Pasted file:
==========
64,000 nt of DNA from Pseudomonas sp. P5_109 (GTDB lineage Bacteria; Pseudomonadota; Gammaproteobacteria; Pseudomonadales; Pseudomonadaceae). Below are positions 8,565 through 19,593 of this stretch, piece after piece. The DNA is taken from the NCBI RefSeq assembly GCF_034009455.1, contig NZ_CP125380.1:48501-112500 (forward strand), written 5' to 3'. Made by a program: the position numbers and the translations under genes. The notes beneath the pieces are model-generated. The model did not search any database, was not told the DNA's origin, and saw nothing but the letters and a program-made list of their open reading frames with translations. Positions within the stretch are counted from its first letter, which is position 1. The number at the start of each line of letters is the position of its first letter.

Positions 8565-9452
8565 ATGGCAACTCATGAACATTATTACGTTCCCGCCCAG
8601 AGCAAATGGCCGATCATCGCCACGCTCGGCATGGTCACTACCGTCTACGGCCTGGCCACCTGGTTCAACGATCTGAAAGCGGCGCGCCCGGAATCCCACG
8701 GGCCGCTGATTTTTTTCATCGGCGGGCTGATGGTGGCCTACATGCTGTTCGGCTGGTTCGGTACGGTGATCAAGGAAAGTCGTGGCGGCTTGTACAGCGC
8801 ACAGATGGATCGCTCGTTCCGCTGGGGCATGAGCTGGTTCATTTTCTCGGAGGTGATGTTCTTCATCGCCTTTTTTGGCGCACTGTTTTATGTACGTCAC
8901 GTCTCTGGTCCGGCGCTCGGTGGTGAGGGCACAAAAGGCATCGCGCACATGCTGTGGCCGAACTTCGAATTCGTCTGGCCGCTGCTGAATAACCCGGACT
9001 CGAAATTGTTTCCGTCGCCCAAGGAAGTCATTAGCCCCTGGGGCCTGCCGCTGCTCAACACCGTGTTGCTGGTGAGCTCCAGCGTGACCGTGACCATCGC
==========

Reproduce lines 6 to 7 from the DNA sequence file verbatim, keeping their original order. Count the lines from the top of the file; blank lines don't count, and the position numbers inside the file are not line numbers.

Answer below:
8801 ACAGATGGATCGCTCGTTCCGCTGGGGCATGAGCTGGTTCATTTTCTCGGAGGTGATGTTCTTCATCGCCTTTTTTGGCGCACTGTTTTATGTACGTCAC
8901 GTCTCTGGTCCGGCGCTCGGTGGTGAGGGCACAAAAGGCATCGCGCACATGCTGTGGCCGAACTTCGAATTCGTCTGGCCGCTGCTGAATAACCCGGACT